With our low population density and vehicle dependent lifestyle, the delivery of an efficient and cost-effective transit service in Regina is an ongoing challenge.
Over the last 25 years or so, the pressure placed on Regina Transit to serve ever more geographically spread out subdivisions without a significant boost in the overall transit budget has generally resulted in a decline in frequency and directness of service. Buses after 9 p.m. and on Sunday, for instance, only run once an hour; while route amalgamations over the years have typically resulted in “scenic tour” type routes that meander all over hell’s half acre before delivering passengers to desired locations like the downtown, university and outlying malls.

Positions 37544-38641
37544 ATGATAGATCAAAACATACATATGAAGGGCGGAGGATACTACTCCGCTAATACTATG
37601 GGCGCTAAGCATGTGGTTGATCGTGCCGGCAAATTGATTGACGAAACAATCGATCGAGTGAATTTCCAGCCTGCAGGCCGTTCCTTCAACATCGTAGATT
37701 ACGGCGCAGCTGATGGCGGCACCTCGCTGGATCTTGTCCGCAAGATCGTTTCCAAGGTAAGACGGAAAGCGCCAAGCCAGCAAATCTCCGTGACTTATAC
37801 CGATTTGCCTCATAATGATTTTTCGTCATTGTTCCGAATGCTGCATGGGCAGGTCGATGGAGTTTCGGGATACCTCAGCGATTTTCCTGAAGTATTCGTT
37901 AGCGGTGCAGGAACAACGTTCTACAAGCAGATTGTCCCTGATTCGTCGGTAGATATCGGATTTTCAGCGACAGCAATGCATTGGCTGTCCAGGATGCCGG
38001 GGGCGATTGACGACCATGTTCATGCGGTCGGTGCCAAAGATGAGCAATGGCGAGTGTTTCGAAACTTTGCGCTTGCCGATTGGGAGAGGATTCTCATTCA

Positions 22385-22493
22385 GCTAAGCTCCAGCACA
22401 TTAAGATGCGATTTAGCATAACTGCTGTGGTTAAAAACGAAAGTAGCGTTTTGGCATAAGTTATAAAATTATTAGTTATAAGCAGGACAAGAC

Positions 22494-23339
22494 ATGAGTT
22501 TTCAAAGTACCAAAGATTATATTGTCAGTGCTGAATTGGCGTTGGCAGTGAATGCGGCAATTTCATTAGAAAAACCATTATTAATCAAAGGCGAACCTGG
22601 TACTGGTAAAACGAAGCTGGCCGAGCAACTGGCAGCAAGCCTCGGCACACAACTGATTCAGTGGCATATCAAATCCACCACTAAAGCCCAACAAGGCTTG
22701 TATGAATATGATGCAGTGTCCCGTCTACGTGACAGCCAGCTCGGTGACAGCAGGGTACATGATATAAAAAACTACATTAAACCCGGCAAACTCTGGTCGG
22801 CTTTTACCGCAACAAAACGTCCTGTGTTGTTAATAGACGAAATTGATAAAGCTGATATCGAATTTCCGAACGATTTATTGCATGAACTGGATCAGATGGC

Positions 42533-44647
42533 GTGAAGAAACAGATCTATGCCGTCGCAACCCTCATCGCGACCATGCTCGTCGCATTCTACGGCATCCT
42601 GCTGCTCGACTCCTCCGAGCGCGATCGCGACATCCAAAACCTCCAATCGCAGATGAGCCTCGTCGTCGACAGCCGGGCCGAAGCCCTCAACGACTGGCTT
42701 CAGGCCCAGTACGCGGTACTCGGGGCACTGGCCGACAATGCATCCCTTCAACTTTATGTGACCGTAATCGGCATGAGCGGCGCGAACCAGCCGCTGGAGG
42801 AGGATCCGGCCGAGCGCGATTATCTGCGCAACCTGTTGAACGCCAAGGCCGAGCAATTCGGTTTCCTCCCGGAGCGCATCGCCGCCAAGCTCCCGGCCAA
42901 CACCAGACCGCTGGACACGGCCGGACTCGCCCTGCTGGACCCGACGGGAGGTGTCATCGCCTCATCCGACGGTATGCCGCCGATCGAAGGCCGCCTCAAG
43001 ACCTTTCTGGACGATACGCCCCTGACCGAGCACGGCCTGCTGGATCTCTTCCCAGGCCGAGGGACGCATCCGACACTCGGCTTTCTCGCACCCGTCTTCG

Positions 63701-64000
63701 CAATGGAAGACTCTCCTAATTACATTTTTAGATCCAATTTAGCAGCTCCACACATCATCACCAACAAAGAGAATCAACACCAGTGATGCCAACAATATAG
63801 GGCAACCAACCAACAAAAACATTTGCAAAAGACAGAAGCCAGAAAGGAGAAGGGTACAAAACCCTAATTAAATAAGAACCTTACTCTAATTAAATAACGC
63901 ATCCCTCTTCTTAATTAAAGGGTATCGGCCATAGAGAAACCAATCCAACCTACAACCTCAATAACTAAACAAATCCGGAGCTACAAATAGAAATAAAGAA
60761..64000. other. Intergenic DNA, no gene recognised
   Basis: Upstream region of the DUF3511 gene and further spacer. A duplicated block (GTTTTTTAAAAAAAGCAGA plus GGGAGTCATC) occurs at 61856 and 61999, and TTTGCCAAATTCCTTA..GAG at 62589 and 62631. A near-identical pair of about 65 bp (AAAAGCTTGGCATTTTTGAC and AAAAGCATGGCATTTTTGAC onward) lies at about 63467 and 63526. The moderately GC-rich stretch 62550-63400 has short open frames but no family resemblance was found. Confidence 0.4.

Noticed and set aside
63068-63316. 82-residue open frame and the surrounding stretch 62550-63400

Awhile back, the city undertook a transit study to determine how service could be improved. With business activity in the downtown increasing, so that the downtown workforce is expected to grow by 5000 in the next few years, it’s imperative that transit use rise beyond its traditional five per cent or so of the population to prevent even more gridlock and parking chaos than already exists in the downtown and surrounding neighbourhoods during peak traffic periods.
I’m not sure if the transit study has been completed, but Friday morning at 10 a.m. a press conference is being held to discuss proposed changes to Regina’s transit system. The press conference is at the Regina Transit Operations Centre at 333 Winnipeg St., and will feature a presentation by the Manager of Business Development for Regina Transit Nathan Luhning. Not sure if anyone from our office will be able to make it to the briefing, but at some point tomorrow we’ll have additional information.